Frequently Asked Questions about Reality Winner

Who is Reality Leigh Winner?

Reality Leigh Winner is a 25-year-old veteran who has dedicated her career to serving the United States. Prior to becoming a federal contractor, she served in the Air Force for 6 years, including as a language analyst — Winner speaks Pashto, Farsi, and Dari.

She was honored with the Air Force Commendation Medal, for members who have “distinguished themselves by meritorious achievement and service.” The award noted that she “provided over 1,900 hours of enemy intelligence exploitation and assisted in geolocating 120 enemy combatants.”

She has no criminal history. Her stepfather described her as “a patriot.” Her mother Billie Winner-Davis said, “She loves children. She loves animals … She’s not a threat to anyone.”

Outside of her work, she is a yoga instructor and dedicated social justice advocate who speaks out in defense of racial justice and human rights on social media.

Can I write to Reality Winner in jail?

Yes, we hope you do. Please write Reality at the Lincolnton County Jail at this address:

Reality L Winner
PO Box 970
Lincolnton GA 30817

Do not mail anything of value. Reality currently has plenty of stamps, envelopes, and funds in her jail commissary account (from which she purchases socks, toothpaste, etc.).

Is Reality Winner her real name?

Yes, “Reality Leigh Winner” is the name her parents gave her at birth.

How many years in prison is she facing?

If convicted, Reality Winner could be sentenced to 10 years in prison. Additionally, she faces a $250,000 fine and three years probation.

What is Reality Winner charged with?

Winner is charged with violating the Espionage Act of 1917, 18 U.S.C. § 793(e). According to this section of law, someone with access who transmits classified documents can face severe punishments if “the possessor has reason to believe” that the documents “could be used to the injury of the United States or to the advantage of any foreign nation.”

The Espionage Act, written over 100 years ago, was meant for spies and saboteurs, yet the US government has transformed a law in recent years in order to put leakers and whistleblowers in jail for giving information to journalists in order to inform the American public.

It’s impossible for a whistleblower charged under the Espionage Act to receive a fair trial, because they are denied an opportunity to explain why they shared documents and are prevented from ever discussing the harm—or lack thereof—suffered by the country as a result of the leaks. The importance of the documents to public discourse has been considered inadmissible in all cases brought in the modern era.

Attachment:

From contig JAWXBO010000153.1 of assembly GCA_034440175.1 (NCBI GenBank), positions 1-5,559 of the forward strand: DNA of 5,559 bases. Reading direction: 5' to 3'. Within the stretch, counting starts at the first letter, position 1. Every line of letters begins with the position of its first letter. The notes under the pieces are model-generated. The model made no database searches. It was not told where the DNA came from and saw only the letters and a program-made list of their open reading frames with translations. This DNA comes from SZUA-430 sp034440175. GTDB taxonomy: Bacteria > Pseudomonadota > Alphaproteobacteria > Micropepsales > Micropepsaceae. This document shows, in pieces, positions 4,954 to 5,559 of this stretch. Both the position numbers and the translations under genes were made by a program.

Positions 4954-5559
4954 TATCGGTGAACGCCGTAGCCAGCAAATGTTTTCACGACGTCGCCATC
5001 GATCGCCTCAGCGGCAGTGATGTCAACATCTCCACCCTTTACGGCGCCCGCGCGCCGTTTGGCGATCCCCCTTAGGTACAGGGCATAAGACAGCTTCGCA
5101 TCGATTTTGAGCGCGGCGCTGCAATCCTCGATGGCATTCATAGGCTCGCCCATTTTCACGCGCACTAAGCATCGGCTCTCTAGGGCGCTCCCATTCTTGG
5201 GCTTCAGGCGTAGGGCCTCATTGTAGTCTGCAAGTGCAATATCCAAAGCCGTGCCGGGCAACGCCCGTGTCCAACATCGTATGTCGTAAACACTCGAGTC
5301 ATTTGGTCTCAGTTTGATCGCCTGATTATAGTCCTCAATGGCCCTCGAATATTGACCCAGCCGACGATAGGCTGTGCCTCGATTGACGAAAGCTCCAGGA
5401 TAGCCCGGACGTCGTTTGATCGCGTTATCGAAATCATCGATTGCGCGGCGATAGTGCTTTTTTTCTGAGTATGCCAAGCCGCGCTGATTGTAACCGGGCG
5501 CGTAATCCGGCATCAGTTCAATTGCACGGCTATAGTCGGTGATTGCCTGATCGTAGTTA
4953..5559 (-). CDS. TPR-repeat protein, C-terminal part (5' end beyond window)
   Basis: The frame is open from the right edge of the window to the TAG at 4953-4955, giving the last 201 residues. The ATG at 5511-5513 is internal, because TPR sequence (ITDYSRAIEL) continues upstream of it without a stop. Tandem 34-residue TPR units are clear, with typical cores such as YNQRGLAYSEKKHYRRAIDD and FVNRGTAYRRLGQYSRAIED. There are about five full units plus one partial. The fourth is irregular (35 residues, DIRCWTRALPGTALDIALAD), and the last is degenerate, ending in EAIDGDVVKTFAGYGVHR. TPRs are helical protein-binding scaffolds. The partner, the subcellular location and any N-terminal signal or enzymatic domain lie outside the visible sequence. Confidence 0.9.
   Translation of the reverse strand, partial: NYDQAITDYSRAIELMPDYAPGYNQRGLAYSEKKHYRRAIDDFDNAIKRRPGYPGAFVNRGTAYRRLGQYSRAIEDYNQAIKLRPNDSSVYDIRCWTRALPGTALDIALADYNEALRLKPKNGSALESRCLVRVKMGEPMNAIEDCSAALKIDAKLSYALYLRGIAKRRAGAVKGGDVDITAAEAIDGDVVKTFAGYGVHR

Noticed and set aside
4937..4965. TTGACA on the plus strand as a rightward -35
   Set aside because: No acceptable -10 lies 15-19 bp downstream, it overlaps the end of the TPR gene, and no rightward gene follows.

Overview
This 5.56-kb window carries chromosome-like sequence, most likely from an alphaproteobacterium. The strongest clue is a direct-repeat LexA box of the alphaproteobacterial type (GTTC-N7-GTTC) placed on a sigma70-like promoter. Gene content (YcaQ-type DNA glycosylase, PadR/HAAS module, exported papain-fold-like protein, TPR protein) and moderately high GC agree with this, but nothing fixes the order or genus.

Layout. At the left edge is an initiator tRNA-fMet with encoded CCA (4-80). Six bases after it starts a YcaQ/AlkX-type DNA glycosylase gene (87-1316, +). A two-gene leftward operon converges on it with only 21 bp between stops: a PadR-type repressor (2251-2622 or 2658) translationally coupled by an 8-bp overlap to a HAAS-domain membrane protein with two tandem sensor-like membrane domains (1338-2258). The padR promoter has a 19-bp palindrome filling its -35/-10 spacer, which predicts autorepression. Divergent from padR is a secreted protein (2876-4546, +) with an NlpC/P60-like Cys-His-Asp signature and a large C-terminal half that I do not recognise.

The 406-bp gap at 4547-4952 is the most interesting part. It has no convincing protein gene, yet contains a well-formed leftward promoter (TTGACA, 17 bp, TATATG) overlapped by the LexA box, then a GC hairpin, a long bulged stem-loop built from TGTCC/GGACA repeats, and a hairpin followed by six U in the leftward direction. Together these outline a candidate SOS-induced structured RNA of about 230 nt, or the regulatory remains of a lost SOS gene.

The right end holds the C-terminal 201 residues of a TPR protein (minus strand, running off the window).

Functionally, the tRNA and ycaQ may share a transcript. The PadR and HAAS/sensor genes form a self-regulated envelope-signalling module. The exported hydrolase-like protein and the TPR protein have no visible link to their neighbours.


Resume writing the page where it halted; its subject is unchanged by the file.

The vague language of the Espionage Act makes it ripe for abuse, making it a potential weapon against both whistleblowers as well as news outlets that publish leaked documents. Many civil liberties experts have questioned whether or not the Espionage Act would stand up to a First Amendment challenge.

What did she allegedly share with the media?

Reality Winner allegedly gave a classified document to The Intercept describing the attempted hacking of U.S. election infrastructure by the Russian government. According to The Intercept:

“Russian military intelligence executed a cyberattack on at least one U.S. voting software supplier and sent spear-phishing emails to more than 100 local election officials just days before last November’s presidential election, according to a highly classified intelligence report obtained by The Intercept…The report indicates that Russian hacking may have penetrated further into U.S. voting systems than was previously understood. It states unequivocally in its summary statement that it was Russian military intelligence, specifically the Russian General Staff Main Intelligence Directorate, or GRU, that conducted the cyber attacks described in the document…”

The document was vital to the public’s understanding of Russia’s attempt to influence U.S. elections, and helped drive home the importance of strong security, public auditing, and accountability in our election systems. This document belonged in public view and should never have been classified.

Is Reality Winner free now?

No. Prosecutors have argued that Winner is a flight risk and opposed her leaving jail on bail, even though her family offered their home in Texas as a bond. That means Winner is forced to wait in prison, without the support of friends and family, for many months before her trial begins.

Winner has no prior criminal history and has no ongoing access to classified materials. Most likely, the government is hoping the difficulty of living in jail will push Winner to settle the case quickly, rather than mounting the strongest legal defense possible. They may also be hoping that life behind bars will demoralize Winner, making her feel hopeless and cut off from friends, family, and supporters.

When and where will the trial be?

Reality Winner’s trial is currently scheduled to begin October 15, 2018, in Augusta, Georgia. The trial could last a month, including jury selection. The trial was originally set for October 23, 2017.